Posts

Lawyer, CHR score Duterte’s order vs non-mask wearers

President Rodrigo Duterte’s directive to have those who do not wear masks or wear them improperly arrested undermines the rule of law and may be prone to excessive discretion and abuse by government authorities, a lawyers’ group and the Commission on Human Rights said.

Reacting to Duterte’s verbal order issued Wednesday night, National Union of Peoples’ Lawyers president Edre Olalia said the arrest directive is another authoritarian edict by the President.

“[T]he legal justification is not only inapplicable but erroneous because there appears to be no clearly defined crime or offense covered by any specific law or lawful ordinance for a valid instance of warrantless arrest to operate,” Olalia said.

The human rights lawyers said the order is a “cruel, degrading and inhuman punishment disproportionate to the evil sought to be supposedly addressed.”

He said its implementation may again be discriminatory as shown by the arrest, detention and death of mostly poor people arising from various coronavirus lockdown orders implemented by the government since the pandemic hit the Philippines in March 2020.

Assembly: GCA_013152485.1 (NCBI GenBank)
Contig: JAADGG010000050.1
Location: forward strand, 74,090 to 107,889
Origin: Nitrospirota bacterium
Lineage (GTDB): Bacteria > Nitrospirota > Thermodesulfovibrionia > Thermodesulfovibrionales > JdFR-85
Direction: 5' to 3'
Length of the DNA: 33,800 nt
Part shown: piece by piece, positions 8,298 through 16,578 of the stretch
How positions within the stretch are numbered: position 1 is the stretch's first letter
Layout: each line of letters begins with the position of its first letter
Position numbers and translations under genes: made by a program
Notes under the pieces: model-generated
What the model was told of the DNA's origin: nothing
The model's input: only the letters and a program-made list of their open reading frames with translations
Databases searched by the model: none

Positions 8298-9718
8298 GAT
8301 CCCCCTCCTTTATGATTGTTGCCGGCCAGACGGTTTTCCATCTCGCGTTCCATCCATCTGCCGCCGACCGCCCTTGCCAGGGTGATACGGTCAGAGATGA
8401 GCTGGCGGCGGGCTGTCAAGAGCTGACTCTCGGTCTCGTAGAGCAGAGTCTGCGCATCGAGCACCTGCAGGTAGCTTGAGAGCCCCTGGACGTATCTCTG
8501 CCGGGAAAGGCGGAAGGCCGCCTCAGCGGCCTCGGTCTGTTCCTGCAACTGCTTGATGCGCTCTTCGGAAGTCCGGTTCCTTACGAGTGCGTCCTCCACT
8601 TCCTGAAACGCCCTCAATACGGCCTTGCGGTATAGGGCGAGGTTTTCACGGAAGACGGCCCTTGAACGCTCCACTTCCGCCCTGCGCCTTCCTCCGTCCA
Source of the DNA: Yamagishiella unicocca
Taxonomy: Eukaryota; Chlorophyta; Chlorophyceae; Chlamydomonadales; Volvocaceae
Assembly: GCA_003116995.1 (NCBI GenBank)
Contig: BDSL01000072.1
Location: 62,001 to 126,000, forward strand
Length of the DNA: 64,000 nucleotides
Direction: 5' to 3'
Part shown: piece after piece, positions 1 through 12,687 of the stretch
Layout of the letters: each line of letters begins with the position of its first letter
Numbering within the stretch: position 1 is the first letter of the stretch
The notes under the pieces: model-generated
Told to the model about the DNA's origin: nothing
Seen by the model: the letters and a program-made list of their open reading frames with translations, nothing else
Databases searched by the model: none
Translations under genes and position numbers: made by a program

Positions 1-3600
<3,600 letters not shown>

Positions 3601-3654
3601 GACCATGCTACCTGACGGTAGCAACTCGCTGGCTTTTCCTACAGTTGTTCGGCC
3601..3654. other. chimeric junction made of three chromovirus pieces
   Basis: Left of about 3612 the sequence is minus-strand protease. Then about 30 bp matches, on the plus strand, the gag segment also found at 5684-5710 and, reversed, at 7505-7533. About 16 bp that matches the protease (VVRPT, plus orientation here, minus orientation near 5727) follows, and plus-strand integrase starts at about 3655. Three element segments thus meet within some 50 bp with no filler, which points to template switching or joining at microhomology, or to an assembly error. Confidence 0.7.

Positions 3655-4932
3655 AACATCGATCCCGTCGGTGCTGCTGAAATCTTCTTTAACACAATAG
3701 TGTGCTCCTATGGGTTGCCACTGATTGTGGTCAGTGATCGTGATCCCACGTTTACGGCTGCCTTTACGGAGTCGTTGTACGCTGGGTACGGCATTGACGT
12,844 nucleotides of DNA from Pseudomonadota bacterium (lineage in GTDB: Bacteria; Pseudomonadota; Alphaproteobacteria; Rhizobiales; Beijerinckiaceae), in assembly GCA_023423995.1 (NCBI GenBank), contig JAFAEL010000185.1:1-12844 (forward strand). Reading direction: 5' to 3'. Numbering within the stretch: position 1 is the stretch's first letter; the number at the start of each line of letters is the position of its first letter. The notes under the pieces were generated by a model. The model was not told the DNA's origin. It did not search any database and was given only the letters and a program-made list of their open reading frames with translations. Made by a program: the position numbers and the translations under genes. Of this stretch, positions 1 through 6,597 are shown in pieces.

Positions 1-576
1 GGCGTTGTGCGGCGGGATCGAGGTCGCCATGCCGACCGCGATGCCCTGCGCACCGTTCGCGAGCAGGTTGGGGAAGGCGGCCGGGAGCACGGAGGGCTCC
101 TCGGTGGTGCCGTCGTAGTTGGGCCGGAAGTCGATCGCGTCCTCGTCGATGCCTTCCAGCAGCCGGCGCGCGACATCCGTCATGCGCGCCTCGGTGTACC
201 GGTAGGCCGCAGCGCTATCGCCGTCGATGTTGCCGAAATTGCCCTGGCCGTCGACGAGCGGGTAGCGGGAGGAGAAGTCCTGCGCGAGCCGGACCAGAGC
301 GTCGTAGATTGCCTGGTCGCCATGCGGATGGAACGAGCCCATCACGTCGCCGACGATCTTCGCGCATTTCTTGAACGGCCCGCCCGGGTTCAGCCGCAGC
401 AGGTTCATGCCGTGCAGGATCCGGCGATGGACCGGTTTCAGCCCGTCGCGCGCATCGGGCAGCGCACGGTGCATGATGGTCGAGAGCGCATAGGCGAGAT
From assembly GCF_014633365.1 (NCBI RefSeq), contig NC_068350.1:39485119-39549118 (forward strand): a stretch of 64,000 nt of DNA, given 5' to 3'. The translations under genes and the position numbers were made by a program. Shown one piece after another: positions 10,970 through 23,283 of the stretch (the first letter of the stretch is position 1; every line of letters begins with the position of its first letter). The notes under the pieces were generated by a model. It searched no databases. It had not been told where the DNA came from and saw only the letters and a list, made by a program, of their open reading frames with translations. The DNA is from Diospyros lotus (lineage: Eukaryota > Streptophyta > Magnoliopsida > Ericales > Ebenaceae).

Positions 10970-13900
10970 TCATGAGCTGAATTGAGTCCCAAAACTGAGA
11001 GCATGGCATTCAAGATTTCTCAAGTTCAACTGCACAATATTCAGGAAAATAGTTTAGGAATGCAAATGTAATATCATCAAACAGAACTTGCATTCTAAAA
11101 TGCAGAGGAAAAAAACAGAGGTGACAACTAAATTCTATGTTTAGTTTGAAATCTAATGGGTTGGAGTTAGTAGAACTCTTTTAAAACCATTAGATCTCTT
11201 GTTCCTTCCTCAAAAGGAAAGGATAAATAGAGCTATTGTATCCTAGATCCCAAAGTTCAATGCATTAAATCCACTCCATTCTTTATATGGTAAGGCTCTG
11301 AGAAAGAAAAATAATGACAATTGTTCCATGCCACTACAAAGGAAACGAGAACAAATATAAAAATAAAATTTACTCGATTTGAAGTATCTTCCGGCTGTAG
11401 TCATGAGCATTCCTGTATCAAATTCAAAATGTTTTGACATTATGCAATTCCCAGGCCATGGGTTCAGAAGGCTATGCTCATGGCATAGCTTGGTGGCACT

“This is what we get when we have knee-jerk draconian ideas rather than commonsensical solutions… Imagine the time, effort, resources – even brain neurons – to be spent legislating, enforcing, arresting, detaining, prosecuting and convicting for such a petty misdemeanor,” Olalia said.

He added that Duterte’s “serial mailed fist cures” would just worsen the coronavirus problem and lock the people up in the “slippery slope of inane coercive measures.”

The lawyer suggested providing facemasks for free to those who cannot afford them and launching massive popular information drives to prevent further congestion of the government’s jail facilities.

‘Detain them!’

In a meeting with pandemic task force officials Wednesday night, Duterte admitted he is at a loss on how to stem the rising number of coronavirus cases in the country.

“My orders to the police are, those who are not wearing their mask properly, in order to protect the public… to arrest them,” the President said.

“Detain them, investigate them why they’re doing it,” he said.

The chief executive said the police may detain those arrested to up to nine hours.

“If I don’t do this strictly, nothing will happen,” he said in Filipino.

‘Abusive’

The Commission on Human Rights however agreed with Olalia and said in a statement Thursday it is concerned that in the absence of clear guidelines, Duterte’s directive may be prone to excessive discretion and abuse.

“[W]ith the noted rise of human rights violations arising from violations of health protocols, we have stressed the need for reasonable and humane disciplinary measures for violators,” CHR spokesperson Jacqueline Ann de Guia said.

De Guia noted that several local government units have passed ordinances penalizing those not wearing masks in public but said the measures only often reprimand, fine or order violators to perform community service.